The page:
Workplace retaliation is a serious problem. When people have a problem at work, they need to be able to tell their supervisors, the human resources department or other agencies without the risk of that coming back to hurt them. People should retain the right to make sure they're being treated fairly and can report harassment or other issues without losing their jobs.
The Americans with Disabilities Act (ADA) prohibits employers from discriminating against people of certain backgrounds. This includes those with disabilities along with others.
If you file for unemployment, it's possible that your employer could refute your claim. If he or she contests it, there's a chance that you could be disqualified from receiving it.
You got hurt on the job and expected your employer to help you get the compensation you deserved through workers' compensation. Just a little while after your accident, you are told that workers' compensation has denied your claim. Now, you think you might be out of luck, but the truth is that there are some things you can do.
There are times when you may not be working but still have to be paid. Under federal law, your employer may be required to pay you for your time if you are on-call, traveling for business or even sleeping while at the workplace.
Discrimination violates your civil rights in California. The Ralph Civil Rights Act states that it is illegal for anyone to be violent toward or to threaten to be violent toward a person because of his or her national origin, age, sex, marital status, gender identity, political affiliation and sexual orientation. The act also protects other people, and this list is not all-inclusive.
You work hard at your job, and you want to know that you're going to be paid in a timely manner. Lately, your check hasn't been coming on its typical day. You're worried that your employer might be breaking the law. What is the law, though?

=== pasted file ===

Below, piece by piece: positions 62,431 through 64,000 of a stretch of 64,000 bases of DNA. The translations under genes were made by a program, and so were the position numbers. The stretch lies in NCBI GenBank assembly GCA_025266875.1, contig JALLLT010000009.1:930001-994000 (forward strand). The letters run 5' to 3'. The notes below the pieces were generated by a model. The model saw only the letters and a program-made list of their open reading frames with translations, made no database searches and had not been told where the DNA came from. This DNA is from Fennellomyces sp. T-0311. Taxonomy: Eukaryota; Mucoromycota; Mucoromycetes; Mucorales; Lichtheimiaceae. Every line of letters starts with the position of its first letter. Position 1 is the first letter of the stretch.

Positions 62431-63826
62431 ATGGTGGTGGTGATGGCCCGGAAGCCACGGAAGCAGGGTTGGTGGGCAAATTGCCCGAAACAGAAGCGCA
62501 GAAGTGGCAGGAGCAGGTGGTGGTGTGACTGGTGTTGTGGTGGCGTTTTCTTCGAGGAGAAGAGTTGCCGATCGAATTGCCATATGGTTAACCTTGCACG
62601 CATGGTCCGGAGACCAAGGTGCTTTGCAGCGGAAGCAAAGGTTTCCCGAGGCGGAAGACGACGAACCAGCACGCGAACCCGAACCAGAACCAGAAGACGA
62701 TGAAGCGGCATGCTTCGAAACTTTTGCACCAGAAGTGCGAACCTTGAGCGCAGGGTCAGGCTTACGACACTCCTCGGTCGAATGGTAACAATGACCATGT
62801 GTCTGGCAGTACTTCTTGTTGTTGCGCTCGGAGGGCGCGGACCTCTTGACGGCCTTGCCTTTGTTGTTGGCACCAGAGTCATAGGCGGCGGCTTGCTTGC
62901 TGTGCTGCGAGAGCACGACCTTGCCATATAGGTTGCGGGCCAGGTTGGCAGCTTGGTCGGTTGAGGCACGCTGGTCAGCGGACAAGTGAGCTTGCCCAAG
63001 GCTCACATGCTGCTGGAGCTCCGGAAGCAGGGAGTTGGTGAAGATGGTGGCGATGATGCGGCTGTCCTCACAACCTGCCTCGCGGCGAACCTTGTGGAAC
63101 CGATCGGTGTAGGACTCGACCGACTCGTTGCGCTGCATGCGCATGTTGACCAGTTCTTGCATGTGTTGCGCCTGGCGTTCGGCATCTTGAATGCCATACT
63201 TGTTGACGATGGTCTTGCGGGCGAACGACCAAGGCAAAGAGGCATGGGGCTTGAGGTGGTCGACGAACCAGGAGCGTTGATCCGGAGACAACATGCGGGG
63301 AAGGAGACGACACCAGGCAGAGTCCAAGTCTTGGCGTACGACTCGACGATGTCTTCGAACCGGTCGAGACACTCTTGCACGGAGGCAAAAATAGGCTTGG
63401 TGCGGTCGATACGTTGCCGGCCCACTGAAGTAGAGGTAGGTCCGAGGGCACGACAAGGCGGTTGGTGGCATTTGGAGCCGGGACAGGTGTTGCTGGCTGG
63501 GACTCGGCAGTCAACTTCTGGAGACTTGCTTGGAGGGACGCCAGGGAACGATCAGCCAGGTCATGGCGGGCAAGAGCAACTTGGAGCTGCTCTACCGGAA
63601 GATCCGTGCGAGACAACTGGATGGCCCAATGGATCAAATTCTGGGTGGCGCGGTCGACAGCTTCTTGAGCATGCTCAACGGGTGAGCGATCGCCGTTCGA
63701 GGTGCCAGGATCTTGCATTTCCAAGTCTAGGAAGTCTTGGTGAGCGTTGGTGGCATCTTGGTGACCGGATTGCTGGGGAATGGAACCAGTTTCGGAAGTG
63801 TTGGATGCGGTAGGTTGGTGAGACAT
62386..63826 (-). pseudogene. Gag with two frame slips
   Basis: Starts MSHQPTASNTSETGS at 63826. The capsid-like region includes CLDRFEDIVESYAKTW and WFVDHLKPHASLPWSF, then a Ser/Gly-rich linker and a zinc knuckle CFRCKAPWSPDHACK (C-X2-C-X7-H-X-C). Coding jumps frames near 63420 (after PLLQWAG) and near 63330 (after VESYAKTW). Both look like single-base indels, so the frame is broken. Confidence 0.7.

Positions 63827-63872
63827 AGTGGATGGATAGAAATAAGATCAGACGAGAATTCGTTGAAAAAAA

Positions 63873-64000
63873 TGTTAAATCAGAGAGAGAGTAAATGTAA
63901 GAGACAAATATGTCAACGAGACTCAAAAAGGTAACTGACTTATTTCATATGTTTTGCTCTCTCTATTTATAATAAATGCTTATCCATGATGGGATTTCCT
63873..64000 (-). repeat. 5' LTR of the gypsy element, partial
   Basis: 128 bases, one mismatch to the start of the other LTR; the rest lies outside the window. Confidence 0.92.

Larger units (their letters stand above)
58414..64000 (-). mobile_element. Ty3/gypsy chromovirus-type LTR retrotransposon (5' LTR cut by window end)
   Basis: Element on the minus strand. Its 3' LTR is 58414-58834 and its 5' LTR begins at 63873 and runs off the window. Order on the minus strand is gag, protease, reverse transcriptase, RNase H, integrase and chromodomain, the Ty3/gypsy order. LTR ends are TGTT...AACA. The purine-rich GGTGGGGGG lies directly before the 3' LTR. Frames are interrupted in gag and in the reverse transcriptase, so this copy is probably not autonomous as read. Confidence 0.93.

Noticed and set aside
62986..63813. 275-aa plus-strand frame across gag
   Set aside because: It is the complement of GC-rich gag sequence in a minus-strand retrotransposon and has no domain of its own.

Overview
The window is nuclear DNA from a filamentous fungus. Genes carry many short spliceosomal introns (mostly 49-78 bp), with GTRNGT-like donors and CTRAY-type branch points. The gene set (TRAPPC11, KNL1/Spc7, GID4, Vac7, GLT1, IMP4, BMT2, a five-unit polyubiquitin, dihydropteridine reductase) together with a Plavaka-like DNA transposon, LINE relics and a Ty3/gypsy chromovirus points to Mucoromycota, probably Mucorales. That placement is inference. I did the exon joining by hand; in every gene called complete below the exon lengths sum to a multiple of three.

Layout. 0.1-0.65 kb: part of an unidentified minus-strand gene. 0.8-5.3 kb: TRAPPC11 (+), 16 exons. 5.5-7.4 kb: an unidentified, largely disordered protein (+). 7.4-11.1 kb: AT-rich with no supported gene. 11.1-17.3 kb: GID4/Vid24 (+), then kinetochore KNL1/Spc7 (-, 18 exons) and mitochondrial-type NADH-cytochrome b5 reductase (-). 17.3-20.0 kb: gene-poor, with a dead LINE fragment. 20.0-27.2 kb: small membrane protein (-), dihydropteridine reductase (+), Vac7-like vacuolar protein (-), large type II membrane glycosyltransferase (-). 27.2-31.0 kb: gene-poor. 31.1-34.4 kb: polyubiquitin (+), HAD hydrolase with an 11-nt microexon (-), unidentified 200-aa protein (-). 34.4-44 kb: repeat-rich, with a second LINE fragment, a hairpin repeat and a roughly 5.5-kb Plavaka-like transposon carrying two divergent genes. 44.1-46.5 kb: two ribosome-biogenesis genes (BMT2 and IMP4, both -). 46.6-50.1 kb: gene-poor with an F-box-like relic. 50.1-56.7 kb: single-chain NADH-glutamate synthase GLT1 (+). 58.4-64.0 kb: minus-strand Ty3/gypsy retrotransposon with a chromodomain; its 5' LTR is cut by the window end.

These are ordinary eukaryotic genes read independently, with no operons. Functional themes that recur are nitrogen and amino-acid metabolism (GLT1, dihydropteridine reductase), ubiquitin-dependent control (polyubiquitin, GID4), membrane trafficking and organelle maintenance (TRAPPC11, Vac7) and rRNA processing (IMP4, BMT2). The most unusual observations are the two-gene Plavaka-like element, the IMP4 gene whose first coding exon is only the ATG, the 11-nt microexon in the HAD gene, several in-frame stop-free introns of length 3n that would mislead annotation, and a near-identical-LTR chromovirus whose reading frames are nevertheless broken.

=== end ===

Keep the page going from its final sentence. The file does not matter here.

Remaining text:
In California, there are laws that protect workers who work overtime. While there are some positions that are exempt from overtime laws and regulations, the majority of people working in the state are able to seek overtime if they work more than a 40-hour week. In general, the law states that no person, except the exempt, may work over 40 hours in one week without receiving 1.5 times the normal regular rate of pay for any hours over the traditional 40-hour workweek. Anyone who works more than 12 hours in one day should be paid double for hours extending past 12 and again for all hours that are worked in excess of eight on the seventh day of continual work.
California Labor Law Section 1102.5 defines a whistleblower as an employee who witnesses and reports suspected cases of illicit activity by their employer. There are a number of different types of violations that might be deemed illegal that a whistleblower might wish to relay to either a law enforcement or government agency.
You go to work every day in the pursuit of a career that will support you and give you the income you need to do the things you love. As an employee, there are many rules and regulations you need to follow, but there are also protections in place to help you if you find yourself in a position where you're struggling at work or if you feel that you're not being treated appropriately.